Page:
There’s a lot to be said about music. It moves us. It invigorates us. It makes us think. It makes us feel. We breathe, live, laugh, love and dance around it. We turn to music when we feel a certain way. We pay attention to this lyrical poetry when we want a certain message. Understandably, sometimes you just want a banger to accompany your alcohol induced haze to keep your heart pumping, your booty shaking and your boobs wagging- and whatever men do when they hit the club scene. But sometimes, music means a lot more to us. It gives us meaning. Gives us answers. Tells us which questions to ask.
It is one of the few artistic forms that mean almost as much to me as books. And I am someone who would turn to a book for anything. And I mean anything. People google, I book. When I wanted to find out if anuses had taste buds, I scoured a library (I mean, how come when it burns when it goes in, it burns when it goes out); when I wanted to know about clitoral vaginal stimulation, I got a book. When I wanted to know why male circumcision is something that should be encouraged, I got many books. When I wanted to know how to get rich or die trying, I dropped the books, watched the movie, paused it, and went on with my hustle… Sometimes you need to just quit dawdling and get to working.
But I digress, music is almost as important to me as books. I am a writer. And sometimes we get in states where we need external stimulant or create unconventional writing rituals to get the creative juices flowing. Talking about unconventional writing rituals: Dan Brown, probably the most famous modern “enemy” of the Catholic Church with his Da Vinci Code and Angels & Demons novels, is said to hang up side down when he gets writers block; Vladimir Nabokov, butterfly collector and author of infamous novel Lolita, composed all his works on index cards and would write scenes non-sequentially and re-order the cards any time he wanted; Francine Pose, author of Blue Angel, wrote while facing a wall; Victor Hugo wrote naked when he was writing The Hunchback of Nôtre Dame.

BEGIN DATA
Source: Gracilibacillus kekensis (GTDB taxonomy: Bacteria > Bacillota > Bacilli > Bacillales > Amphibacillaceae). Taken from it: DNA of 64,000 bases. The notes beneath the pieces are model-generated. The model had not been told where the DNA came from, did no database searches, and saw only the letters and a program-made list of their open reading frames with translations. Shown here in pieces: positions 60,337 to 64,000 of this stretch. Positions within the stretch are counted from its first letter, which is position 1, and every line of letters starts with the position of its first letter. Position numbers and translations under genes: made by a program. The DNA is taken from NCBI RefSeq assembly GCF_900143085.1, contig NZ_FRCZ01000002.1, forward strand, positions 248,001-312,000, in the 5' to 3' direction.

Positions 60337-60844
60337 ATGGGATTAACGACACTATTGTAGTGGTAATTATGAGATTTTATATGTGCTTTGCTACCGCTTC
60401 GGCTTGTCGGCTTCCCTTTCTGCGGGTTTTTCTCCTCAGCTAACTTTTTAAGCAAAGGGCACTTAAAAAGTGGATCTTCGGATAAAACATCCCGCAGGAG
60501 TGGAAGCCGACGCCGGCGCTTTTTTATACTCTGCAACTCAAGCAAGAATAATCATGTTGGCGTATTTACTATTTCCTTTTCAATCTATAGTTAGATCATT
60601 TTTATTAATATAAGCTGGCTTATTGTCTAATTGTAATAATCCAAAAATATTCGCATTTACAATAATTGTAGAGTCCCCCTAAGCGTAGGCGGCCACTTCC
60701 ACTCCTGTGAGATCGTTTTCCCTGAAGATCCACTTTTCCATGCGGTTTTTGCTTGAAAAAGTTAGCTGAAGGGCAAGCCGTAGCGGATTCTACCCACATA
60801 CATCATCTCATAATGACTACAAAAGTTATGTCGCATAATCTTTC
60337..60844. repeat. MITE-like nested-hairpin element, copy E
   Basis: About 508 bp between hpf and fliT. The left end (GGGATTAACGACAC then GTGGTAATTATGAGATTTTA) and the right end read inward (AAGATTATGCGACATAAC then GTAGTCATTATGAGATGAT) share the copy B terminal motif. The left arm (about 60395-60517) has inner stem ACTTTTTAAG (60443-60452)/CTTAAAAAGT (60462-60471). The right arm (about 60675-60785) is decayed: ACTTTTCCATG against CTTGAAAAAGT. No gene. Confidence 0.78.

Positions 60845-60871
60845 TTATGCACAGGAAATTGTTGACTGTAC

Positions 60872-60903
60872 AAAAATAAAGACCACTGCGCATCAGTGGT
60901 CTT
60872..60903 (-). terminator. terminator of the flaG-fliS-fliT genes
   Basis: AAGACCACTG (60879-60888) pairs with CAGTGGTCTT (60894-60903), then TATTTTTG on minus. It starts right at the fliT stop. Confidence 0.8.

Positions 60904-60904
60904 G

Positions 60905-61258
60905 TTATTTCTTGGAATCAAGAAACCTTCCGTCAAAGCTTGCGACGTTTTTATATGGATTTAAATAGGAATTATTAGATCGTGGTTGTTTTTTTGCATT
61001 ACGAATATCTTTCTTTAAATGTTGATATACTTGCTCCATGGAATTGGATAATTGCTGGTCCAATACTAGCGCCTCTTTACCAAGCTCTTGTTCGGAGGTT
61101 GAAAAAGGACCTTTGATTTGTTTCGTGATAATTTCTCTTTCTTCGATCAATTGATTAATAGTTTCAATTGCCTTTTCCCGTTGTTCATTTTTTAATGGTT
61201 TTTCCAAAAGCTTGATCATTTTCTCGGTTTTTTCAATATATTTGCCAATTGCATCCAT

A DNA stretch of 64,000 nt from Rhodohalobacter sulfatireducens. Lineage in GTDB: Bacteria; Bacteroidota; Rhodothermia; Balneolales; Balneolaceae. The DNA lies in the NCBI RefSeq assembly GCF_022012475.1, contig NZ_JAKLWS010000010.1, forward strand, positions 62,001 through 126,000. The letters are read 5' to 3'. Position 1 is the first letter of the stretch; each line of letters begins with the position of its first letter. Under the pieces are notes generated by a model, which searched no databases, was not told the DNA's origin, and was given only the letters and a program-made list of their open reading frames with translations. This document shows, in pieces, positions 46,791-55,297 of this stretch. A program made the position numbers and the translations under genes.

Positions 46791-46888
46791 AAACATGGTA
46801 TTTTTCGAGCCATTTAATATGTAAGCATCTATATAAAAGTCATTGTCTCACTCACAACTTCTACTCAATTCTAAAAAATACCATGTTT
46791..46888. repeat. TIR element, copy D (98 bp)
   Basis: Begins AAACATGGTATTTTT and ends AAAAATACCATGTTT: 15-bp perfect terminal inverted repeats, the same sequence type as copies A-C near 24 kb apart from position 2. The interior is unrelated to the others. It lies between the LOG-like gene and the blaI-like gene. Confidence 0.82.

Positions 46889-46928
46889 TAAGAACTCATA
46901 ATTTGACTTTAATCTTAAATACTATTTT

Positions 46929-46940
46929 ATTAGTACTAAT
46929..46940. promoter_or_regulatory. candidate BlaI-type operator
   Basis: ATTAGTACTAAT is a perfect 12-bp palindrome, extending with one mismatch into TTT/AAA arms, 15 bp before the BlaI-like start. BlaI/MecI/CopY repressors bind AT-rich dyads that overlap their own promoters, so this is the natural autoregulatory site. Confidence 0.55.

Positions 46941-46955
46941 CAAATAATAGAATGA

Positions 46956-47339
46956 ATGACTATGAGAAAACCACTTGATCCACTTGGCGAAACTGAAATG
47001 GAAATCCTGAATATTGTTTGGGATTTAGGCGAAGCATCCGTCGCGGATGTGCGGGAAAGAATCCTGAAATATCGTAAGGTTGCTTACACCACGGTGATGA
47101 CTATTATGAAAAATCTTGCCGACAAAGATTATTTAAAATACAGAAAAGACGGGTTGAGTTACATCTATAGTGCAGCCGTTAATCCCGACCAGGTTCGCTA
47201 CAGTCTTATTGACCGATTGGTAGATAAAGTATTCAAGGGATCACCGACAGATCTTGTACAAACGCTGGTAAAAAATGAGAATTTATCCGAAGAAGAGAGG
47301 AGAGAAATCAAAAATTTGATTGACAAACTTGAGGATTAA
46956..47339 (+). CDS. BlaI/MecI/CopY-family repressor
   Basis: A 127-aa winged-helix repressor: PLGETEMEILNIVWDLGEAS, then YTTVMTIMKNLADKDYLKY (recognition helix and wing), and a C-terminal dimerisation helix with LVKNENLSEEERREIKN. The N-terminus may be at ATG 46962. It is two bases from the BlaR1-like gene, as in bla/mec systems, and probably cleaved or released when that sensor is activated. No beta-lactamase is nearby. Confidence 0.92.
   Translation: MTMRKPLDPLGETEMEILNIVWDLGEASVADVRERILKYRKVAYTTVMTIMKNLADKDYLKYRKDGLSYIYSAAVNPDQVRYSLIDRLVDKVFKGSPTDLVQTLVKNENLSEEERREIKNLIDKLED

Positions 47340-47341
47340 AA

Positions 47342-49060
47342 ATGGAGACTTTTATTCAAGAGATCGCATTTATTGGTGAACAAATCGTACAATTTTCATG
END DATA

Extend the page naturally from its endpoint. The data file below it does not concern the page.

In my case, I usually get situated in a very comfortable position, my notes surrounding me, an energy drink like Guarana or Red Bull within reach and loud music on headphones at full blast. The music selected is carefully picked based on rhythm, tone, boisterousness, number of instruments and story. When writing, I have to listen to music telling a story. Owing my affinity for rock music, it’s no surprise then that most of my playlist is dominated by Linkin Park.
I was first introduced to rock music by my friend, Joy, with whom I was part of the drama club in school. She was an odd girl. A kind person would call her eclectic. A judgmental bitch would call her a freak. But Joy wasn’t just that. She was amazing. One of the few girls I knew would disregard school rules to “feel like herself”. She regularly dyed her hair blonde in clear violation of school rules. Joy couldn’t be deterred. She was also a rock head. We once got an opportunity to commandeer the radio we were using during drama practice and she put in her rock mix tape (a CD, but saying mix CD sounds like a warning that comes on a flavored condoms packet). The very first song on that mix tape changed my life. It was Linkin Park’s Numb.
I was hooked from then on. A lot was going on at home. And I always found an escape in music and novels. When I went home for the holidays, I made sure to get as much rock in me as I could. Around the same time, X FM, Nairobi’s only all rock radio station, had been launched. I listened to X religiously. Unfortunately, back then X FM didn’t have the best reception in Kiambu, where I was living at the time. So I would have to find odd places to turn on my mini radio so as to make sure I could get in my daily dose of rock music. I didn’t know majority of the singers and songs. It was like being dropped smack in the middle of an indigenous island where nobody spoke my language. But I was desperate to learn. And by the time the holiday was done, I was a budding rock neophyte.